Apologies to Franz if you had something ready to post, there’s just no way I can let Papicultor blast Mongo Santamaría’s Sofrito without following it up with Mongo’s 1969 release Stone Soul. For one, the cover is just as mouth watering. But then after watching Smokestack’s Forever We Rock B-Boy crewmate Whacko‘s insane footwork, I can’t resist dropping the needle on Mongo’s rendition of Cloud Nine. He actually played congas on the original version by The Temptations, so here you get to listen to Mongo along side legendary session musicians Bernard Purdie, Art Kaplan, and Hubert Laws as they completely let loose with an amazing blend of Funk and Afro-Cuban rumba. Without a doubt they created a certified B-Boy anthem. I haven’t break danced since I was 10, but every time I hear this song I get that itch to try it again.
As always, I’m looking forward to hear what my fellow pelanguero djs are going to throw on next.
I really like where you’re headed with this, Pozole. While I cue up the next song, I have to say I can’t agree more with you, man. I have to walk behind the booth every other song to see what y’all are playing! And even in a record that I own, you guys bring to light these amazing songs that I haven’t even noticed. I hadn’t really paid too much attention to Ray Barreto’s ‘Power’, and on an album called ‘Power’! Thank you for rectifying.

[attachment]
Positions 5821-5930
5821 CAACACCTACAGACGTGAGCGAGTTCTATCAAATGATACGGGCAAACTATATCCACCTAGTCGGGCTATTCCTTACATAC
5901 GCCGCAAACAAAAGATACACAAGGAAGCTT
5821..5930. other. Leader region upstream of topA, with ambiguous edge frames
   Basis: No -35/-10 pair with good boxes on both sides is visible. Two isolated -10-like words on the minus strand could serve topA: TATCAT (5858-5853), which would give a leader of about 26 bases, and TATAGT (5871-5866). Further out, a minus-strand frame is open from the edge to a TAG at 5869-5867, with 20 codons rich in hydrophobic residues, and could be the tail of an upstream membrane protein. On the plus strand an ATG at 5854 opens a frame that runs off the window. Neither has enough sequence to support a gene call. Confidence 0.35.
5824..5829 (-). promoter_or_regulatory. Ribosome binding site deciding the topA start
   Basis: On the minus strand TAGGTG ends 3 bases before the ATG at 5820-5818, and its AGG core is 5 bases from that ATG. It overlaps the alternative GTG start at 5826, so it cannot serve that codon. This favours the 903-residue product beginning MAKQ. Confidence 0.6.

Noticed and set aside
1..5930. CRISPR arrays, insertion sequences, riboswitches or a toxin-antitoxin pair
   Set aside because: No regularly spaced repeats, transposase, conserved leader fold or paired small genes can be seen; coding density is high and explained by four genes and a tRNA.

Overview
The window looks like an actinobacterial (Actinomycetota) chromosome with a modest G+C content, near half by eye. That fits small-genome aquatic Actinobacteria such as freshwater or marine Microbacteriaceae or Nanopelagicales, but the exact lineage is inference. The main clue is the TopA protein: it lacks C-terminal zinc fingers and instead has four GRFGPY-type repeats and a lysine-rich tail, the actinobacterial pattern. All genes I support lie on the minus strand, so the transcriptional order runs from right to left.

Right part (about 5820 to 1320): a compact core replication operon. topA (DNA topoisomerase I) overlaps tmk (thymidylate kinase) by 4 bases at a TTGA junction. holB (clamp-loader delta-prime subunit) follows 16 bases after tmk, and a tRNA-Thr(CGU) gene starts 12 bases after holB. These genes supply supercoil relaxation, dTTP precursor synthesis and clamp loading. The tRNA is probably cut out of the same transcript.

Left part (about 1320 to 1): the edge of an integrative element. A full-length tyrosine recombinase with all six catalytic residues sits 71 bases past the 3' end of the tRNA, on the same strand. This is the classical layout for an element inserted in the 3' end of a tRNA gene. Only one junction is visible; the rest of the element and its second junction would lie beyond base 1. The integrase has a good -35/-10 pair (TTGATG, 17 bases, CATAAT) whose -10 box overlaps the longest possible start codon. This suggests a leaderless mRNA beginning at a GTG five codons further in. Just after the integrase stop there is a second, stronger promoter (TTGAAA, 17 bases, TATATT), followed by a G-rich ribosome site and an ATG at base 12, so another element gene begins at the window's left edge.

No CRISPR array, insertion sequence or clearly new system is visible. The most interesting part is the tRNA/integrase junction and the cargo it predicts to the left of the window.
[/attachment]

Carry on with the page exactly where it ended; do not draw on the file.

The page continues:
That track got me all excited to post an old favorite, but I just realized that I let Smokestack borrow it. Well, it’s in very capable hands, I can’t wait to see what he’ll do with it. So let’s try something else, inspired by your last two
posts (and by the opportunity to blast “Sofrito” on La Peña’s sound system last Saturday. Someone asked me what ‘Sofrito’, and the best (only?) answer was to have her look at the record cover.)
No doubt many of you know Mongo Santamaria’s “Sofrito”, a Pelanga favorite and a classy, classy tune. A just-so-slightly melodramatic piano intro turns into one of the most memorable tumbaos in salsa, adorned by such an elegant horn section and beautiful solos waay up top. Monguito’s subtle work on the congas keeps everyone grounded and lets them shine. Restraint can be so powerful!
This is not the song I meant to post, but I can’t help it.
What you might not know is how Monguito follows this up. In the next track he brings us back down low, with a praise to Shangó that is equal parts heavy funk and pure rumba cubana. What else can I say?
O Mi Shango by Mongo Santamaría
Franz Tunda, I know you’re busy, but I also know some of what’s hiding in your crates. Wanna take it from here?